Maltese Forests

It has been calculated through geological methods that during the Neolithic ages almost half of Malta was afforested. As soon as humans set foot on our islands, the effect on forests started being felt. Like other neighbouring Mediterranean countries men started herding goats. Thus men cut trees for his own use and goats ate everything including freshly sprouting trees.

On the advent of the Bronze Age more trees were needed to fuel the working of bronze. At the times of building of the ancient temples even more trees suffered fatal losses. Olive, Narrow Leaved Ash, Aleppo Pine, Sandarac gum and many other kinds of trees were felled. This was found through the analysis of ashes found at the temples.

At around 800 BC Phoenicians started to use Malta is one of their bases. Their naval fleet required repairs and this continued to increase the need for more wood. Carthaginians followed and took over Malta. The same pressure applied because they had also a strong naval fleet. As the Roman Empire expanded they took over Malta as launching pad for the whole of the Mediterranean. They required would to build their fleet, to build tools and heat up Roman baths.

When the Roman Empire fell Malta became colony to the Arab might for around 250 years. They brought new and improved farming techniques such as irrigation. This and the fact that they planted cotton and citrus started taking the place of fruitless trees. Whole stretches of land were planted with olive trees which was used for oil production.

“The Gharghar or Araar Tree is the national tree of Malta which is also rare in the wild. This species of Cypress is on the World endanger list as the tree is endemic to the Maltese Islands and a small forest pocket in Spain. It was prestigiously used by the Romans to build their Senator’s chairs.”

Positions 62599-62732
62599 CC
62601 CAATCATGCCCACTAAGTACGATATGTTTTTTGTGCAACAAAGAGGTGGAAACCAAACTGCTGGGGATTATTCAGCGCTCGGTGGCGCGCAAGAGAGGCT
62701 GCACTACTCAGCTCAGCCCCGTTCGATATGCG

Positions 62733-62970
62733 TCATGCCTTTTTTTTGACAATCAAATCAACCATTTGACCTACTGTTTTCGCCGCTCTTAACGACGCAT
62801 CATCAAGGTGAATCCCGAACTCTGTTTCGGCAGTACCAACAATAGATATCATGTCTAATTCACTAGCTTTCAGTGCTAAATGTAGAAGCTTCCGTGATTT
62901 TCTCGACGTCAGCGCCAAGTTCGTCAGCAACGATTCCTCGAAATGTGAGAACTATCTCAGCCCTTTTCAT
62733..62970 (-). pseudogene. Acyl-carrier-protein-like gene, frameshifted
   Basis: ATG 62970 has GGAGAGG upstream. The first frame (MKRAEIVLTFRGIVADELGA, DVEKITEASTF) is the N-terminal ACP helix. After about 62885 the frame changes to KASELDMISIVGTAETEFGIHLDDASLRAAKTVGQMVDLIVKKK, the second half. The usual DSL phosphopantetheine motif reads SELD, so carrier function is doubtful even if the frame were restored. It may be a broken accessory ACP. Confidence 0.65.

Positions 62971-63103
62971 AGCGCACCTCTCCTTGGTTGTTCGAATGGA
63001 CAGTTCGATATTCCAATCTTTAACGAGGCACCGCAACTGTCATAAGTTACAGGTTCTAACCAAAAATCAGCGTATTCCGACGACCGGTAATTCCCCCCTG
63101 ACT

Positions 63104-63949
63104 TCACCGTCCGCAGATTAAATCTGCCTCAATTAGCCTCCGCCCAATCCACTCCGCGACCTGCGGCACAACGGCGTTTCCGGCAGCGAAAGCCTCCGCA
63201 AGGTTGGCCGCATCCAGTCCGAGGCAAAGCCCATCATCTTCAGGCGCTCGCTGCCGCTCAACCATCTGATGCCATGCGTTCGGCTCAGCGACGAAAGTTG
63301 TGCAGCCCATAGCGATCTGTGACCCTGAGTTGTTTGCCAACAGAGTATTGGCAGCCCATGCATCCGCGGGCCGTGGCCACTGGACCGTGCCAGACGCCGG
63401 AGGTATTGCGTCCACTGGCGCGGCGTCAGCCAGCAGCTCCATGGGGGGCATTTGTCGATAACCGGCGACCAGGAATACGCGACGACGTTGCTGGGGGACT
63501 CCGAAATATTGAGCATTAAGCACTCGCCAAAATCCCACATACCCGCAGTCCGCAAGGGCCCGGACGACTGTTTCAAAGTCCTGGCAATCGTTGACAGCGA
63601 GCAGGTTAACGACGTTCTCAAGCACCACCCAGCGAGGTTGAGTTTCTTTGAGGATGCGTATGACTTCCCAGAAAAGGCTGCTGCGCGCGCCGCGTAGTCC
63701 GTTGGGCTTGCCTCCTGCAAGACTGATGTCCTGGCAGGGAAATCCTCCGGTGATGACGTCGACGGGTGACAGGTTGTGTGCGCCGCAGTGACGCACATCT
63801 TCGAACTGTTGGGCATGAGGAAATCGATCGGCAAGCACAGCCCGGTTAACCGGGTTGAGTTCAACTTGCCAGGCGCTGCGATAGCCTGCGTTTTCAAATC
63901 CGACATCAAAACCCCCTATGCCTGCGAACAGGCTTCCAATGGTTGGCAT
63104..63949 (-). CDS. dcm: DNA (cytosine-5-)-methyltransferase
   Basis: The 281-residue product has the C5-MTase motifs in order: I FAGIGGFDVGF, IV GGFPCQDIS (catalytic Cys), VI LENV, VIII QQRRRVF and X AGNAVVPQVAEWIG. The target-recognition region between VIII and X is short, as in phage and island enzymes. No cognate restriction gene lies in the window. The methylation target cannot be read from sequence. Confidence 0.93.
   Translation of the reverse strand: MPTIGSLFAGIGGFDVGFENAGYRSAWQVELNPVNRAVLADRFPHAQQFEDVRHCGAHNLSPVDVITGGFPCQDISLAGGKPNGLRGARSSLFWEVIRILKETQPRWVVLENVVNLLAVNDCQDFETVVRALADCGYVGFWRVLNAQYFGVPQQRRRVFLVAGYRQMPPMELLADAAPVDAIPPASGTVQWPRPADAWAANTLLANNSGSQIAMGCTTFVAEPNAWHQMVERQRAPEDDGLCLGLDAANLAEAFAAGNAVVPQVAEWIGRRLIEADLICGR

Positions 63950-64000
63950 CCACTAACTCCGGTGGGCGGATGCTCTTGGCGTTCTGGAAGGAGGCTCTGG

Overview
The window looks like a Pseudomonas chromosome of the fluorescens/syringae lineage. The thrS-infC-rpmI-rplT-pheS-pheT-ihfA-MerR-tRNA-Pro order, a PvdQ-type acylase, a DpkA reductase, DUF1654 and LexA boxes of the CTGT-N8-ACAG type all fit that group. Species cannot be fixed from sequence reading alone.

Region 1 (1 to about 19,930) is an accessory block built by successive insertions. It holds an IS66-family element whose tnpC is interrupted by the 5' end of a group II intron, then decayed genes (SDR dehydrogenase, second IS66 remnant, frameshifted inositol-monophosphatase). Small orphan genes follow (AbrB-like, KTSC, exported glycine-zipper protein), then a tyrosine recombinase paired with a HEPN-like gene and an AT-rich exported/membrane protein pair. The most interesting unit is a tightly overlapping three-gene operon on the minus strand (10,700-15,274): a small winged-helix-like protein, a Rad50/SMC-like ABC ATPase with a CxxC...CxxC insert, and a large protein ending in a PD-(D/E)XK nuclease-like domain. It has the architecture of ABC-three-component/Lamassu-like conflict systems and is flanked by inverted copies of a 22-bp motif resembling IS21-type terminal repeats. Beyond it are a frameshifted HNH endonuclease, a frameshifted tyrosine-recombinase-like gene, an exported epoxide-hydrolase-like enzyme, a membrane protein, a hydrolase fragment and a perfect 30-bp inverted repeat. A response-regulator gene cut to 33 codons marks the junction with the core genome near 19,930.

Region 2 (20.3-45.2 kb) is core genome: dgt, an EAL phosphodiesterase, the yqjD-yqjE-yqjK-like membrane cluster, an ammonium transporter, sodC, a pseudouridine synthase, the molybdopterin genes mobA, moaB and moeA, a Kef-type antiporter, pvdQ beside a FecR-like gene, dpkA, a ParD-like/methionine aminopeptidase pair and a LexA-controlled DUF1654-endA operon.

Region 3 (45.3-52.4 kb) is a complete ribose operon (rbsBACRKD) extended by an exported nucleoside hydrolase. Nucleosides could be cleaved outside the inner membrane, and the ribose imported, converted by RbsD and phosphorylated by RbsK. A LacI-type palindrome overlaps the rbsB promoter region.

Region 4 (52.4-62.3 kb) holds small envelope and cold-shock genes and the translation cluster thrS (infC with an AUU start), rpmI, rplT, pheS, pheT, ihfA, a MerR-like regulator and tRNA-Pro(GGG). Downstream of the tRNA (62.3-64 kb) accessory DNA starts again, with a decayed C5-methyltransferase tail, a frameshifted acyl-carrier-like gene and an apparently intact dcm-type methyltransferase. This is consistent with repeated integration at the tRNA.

The Knights of St. John followed as the next colonists. While the encouragement of planting of new expensive spices meant the cutting down of around 50,000 olive trees, more wood had to be found for the market of ship building and repair. Piracy was legalized and was considered to be a very good market to work in. In fact, for many years, Maltese pirates were famed for their harshness at sea. The population quickly expanded, new towns were being built in order to serve for the new needs of the Knights. Soil was used as a passive coolant between the walls of houses. The decrease in soil became a problem for the need of the trees. The Arabs frequently tried to set woods on fire in order to reduce the vital supply and fumigate people protected inside the bastions. After the Maltese won the Great Siege, the reconstruction of buildings and construction of new palaces required a volume of wood which was not available on the Islands and had to be imported. As woodland decreased, the Knights started to build forests such as the one under the Grandmaster’s summer palace which was used for recreation purposes. This later was expanded to the now very well known as Buskett Forest. The national forest has been protected since then and has become a harbour for many typical Mediterranean animals and plants.

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